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From Diana Shannon <>
Subject Re: cvs disruption
Date Sat, 22 Mar 2003 12:27:53 GMT
Responding to Steven and Stefano here:

On Friday, March 21, 2003, at 05:23  PM, Steven Noels wrote:

> there's a lot of stuff out there and we should be able to work on this 
> as a team. Even if the transition is carefully documented (as you 
> already did at great length), I assume there might be issues, and then 
> it would be good to have a common set of working files, in CVS, when 
> issues arise.

See below. It's not only about carefully documenting a transition but 
also  about completing the transition outside of the cvs. Whether the 
working files (build files and a few configuration files) lived in 
Forrest or Cocoon cvs, didn't matter to me. It was the idea of using ant 
to set up a virtual cvs environment until changes were complete and then 
checking them into cvs. The idea was not to break existing builds until 
transition was complete. Nothing more.


On Saturday, March 22, 2003, at 04:53  AM, Stefano Mazzocchi wrote:

> Inside, we are all equal so once you get it can either be a democracy 
> (ask first, wait for momentum to build, potentially forever) or a 
> do-ocracy (do first, rollback if they jump on you or keep going if you 
> feel you're right).
> Diana or anybody else: there is something that bugs you and nobody is 
> stepping up to the plate to do it and no momentum is building and 
> nobody seems to care?
> just do it!

Ah, but I did "do" something. The in-process content and configuration 
files simply didn't "live" in the cvs because doing so would have broken 
the existing and future docs build indefinitely. Granted, most of that 
was due to the fact Forrest, at that time, didn't yet convert doc-v10 
docs on the fly which is no longer the case (i.e. I would have had to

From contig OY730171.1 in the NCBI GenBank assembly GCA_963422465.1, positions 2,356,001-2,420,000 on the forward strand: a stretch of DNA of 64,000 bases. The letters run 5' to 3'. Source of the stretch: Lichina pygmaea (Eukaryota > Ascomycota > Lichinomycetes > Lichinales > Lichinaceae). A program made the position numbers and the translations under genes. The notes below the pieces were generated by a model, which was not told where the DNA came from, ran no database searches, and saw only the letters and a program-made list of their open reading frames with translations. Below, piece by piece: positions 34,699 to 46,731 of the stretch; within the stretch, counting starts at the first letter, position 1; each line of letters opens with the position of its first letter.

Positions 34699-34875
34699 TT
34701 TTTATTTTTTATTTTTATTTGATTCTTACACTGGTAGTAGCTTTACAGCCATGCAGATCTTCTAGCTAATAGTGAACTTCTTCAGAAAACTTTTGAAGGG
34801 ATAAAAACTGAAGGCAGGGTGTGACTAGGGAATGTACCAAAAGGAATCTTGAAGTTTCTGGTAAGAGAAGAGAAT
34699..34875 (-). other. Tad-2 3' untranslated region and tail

check in doc-v11 versions of all docs).

Please understand, I'm **not** trying to judge how you refactored the 
build. Perhaps in your case, there was no other way to implement the 
changes. I guess I was hoping to suggest -- given the power of ant -- 
that we can set up prototype cvs environments where we can learn about 
the implications of our changes over time, even if the cvs changes under 
our feet, without disrupting the work of others. While our cvs was 
"officially" alpha (even though not all committers knew that) it is 
clear from the past few weeks of feedback that a number of people 
**perceived** our cvs as "almost beta" (thanks to all the great 
bug-fixing we have here) and were using it as "beta" -- right or wrong.

I guess I'm questioning the timing of disruptive cvs changes, so close 
to a beta release date. Perhaps it's just the nature of open source 
software, that a tremendous amount of energy is unleashed right before a 
release  date. Perhaps there's no other way. Still, it feels, to be 
honest, like poor planning. If we follow the maxim of "release early, 
release often" I fail to see why there needs to be this kind of 
disruption before releases. If the releases weren't spaced so far apart, 
what difference would it make if we need to wait a little longer for 
some new capability?

Again, I'm just trying to learn here. Not trying to pass judgment.


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